The Belo Center for New Media building. Photo courtesy of Moody College.
by Fatima Puri
The constant change in the field of communications has created a funding issue for communication schools trying to stay ahead of the technology curve.
The Moody College of Communication works to stay ahead by getting donations from alumni, corporations and non-affiliated “friends of the college,” or people who never attended the school but believe in what the college is doing and want to support teaching students in the changing communication and media environment.
Michael Wilson, the director of external relations at the Moody College, said “we all have got to recognize it costs us a lot more money to educate students than what we get through state appropriation and tuition and fees.”
Wilson’s department deals with “major gifting,” which are donations of $25,000 or higher. These donations are largely collected through personal contact rather than a donor’s website that facilitates the donation process. Wilson says his staff exists to “ask donors to give back to the college” and external relations is here to “raise money and communicate the value of the college” to possible donors.
Donations are tax-deductible in most cases because the University of Texas is a public university. Donors are told by the department to talk to their tax advisers to obtain any form of deductions. Only cash or property charitable donations of at least $250 are eligible for deductions, according to the IRS website.
Adrian Matthys is the director of development for the Annual Giving program, a branch of the University Development Office at UT. The program consults and solicits services for the College School or Unit in the form of sending mail, e-mail and phone calls to prospective donors for all schools within UT. Annual Giving deals with smaller cash donations, ranging from $1-$10,000 with the average alumni donating $250, which is higher than other communication schools in the nation, said Matthys.
“A higher average not only reflects on the success of the university, but shows that our alumni still think about us.”
The university’s Annual Giving program includes UTalk call centers. UT student workers call alumni to solicit donations.
Shannon Collins worked at one of the call centers her freshman year at UT. She started off as a student caller until she was promoted to a supervisor and trainer. She is now a development specialist at the Moody College. Collins said the donation process for Moody is a pyramid. 80 percent of the funds collected are small donations of $200 or less, but at the top are larger donations, which less people are likely to contribute.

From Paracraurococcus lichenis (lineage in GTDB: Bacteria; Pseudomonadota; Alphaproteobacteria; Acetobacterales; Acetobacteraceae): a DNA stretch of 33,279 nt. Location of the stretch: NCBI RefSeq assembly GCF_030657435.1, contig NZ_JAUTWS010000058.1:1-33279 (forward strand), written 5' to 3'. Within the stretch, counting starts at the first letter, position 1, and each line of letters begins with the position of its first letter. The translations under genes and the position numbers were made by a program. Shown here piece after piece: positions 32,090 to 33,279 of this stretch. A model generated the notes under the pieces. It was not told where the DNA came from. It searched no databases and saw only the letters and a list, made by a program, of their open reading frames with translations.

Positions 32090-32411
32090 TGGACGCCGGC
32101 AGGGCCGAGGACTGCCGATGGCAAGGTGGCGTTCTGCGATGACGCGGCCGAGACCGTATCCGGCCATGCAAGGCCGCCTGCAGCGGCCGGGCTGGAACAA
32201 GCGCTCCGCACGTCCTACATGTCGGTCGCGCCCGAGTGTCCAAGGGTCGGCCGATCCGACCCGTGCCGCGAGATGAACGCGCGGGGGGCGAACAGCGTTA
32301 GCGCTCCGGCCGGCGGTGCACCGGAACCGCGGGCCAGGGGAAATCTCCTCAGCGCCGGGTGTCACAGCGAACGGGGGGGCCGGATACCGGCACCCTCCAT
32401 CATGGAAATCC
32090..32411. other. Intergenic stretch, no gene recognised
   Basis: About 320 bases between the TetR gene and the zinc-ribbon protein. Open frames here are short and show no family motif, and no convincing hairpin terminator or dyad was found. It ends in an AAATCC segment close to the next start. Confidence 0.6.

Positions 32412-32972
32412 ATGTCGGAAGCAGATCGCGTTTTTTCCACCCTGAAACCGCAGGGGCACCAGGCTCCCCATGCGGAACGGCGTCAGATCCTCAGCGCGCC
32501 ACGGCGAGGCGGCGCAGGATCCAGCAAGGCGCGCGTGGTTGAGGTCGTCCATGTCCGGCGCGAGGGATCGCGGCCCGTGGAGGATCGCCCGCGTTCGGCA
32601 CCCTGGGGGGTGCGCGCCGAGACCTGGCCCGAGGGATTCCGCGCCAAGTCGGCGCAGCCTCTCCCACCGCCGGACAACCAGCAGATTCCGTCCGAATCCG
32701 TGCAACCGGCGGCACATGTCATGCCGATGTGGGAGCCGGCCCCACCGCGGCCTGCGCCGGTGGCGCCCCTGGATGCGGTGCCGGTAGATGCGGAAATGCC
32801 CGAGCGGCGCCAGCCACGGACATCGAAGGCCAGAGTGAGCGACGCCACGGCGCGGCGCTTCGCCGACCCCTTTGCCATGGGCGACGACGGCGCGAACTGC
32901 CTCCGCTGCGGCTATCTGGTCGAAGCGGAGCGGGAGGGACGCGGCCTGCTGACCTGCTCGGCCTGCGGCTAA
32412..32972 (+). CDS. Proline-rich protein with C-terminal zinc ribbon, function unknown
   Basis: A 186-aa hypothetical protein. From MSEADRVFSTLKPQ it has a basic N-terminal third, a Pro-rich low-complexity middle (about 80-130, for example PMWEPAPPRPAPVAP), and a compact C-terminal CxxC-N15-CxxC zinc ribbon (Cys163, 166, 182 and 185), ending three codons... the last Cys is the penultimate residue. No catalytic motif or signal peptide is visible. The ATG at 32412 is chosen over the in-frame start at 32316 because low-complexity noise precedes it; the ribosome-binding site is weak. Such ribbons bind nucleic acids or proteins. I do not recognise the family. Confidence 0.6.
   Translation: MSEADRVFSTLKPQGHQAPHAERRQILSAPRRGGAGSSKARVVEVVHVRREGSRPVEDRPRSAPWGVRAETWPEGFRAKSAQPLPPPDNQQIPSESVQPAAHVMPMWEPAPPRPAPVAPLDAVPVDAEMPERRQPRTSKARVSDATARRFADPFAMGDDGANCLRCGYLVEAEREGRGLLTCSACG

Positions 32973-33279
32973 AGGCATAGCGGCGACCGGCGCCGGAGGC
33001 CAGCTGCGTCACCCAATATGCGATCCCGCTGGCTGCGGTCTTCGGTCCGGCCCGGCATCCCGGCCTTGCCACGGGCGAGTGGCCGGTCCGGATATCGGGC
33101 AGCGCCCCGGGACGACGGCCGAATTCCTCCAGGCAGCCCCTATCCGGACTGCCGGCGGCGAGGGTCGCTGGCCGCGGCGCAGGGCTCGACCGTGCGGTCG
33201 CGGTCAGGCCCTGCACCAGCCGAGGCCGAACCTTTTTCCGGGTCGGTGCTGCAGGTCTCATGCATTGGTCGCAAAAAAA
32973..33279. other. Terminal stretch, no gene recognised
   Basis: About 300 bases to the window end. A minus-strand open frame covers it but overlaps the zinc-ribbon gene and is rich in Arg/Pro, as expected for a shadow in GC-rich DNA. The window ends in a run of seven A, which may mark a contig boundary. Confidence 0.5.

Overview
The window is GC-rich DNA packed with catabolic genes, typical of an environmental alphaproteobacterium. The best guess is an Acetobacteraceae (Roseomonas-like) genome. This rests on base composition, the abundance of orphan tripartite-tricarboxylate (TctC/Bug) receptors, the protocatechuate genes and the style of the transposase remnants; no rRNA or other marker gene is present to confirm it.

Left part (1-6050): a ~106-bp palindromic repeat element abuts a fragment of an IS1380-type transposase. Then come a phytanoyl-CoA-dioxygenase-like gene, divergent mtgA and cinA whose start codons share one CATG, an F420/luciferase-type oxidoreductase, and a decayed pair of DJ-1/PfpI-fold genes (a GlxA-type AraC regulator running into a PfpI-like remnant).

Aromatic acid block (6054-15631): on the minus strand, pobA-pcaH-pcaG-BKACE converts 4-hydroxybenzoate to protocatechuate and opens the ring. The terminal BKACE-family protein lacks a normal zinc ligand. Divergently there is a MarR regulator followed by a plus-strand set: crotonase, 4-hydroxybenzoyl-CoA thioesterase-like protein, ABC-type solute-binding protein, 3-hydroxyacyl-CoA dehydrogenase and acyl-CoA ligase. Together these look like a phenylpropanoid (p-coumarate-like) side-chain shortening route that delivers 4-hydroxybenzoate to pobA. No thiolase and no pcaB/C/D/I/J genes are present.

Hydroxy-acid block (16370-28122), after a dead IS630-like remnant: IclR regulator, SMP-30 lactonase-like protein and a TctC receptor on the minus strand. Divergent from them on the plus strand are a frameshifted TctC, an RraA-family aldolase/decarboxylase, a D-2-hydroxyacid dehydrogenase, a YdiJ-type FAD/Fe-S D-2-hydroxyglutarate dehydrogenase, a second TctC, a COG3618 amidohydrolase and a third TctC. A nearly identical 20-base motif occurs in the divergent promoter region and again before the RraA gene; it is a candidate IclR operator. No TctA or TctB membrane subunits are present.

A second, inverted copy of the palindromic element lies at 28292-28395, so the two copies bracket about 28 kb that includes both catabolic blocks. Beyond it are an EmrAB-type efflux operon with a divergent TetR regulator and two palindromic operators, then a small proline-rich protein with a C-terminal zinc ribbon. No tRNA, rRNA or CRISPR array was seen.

Matthys said the call center tries to identify with people who have started with a small gift and are gradually giving more over the years.
“A lot of the focus when you talk about fundraising goes to giant donors, but all of those big donors have to start off somewhere.”
In the 2013-2014 fiscal year, the Annual Giving program brought in a total of approximately $86,000 for the Moody College through phone calls alone. The total annual gift revenue was $135,000, collected from 1,314 alumni.
Collins said this number was possible due to the colleges “phenomenal” staff and “great” fundraisers.
The donations gathered from these departments are used for support programs for students and their academic endeavors. Wilson said donors can choose where their money goes and the Moody College has been “hot.”
The communication college has received three large donations over the past few years. The $50 million donation from Moody Foundation last year, the $10 million donation from The Richards Group advertising agency to create the Stan Richards School of Advertising and Public Relations and the $3 million gift from married couple Michael and Tami Lang that created the Michael and Tami Lang Stuttering Institute.
The Moody donation is the largest amount donated to any communication college in the nation. UT’s communication school was renamed the Moody College of Communication in honor of the donation, which also funded the construction of the Belo Center for New Media and is being used to create a sky bridge which will connect the Belo center to the old communication building across the street. The gift helped solve “age old problems” the college had been suffering, said Wilson, such as building new infrastructure and programs.
“We are very fortunate because when it comes to brick and order we’re done, there is no more need for building.”
Despite the massive number of donations last year, Wilson thinks the college is lacking the funds to accomplish a “great deal of things,” like preparing students to be the “best and brightest” in their future careers.
We run the risk of not being relevant to companies who can offer jobs to students from other communication schools with better programs, said Wilson.
“I’ll be damn if that’s gonna happen on my watch.”
Wilson believes the college is short of around $25 million dollars to be the “best academically gifted institution in the world.” He is making it his personal goal to host better fundraisers to raise this money. With an additional $25 million, Wilson said the Moody College “will without question be the number one communication college on the face of the earth.”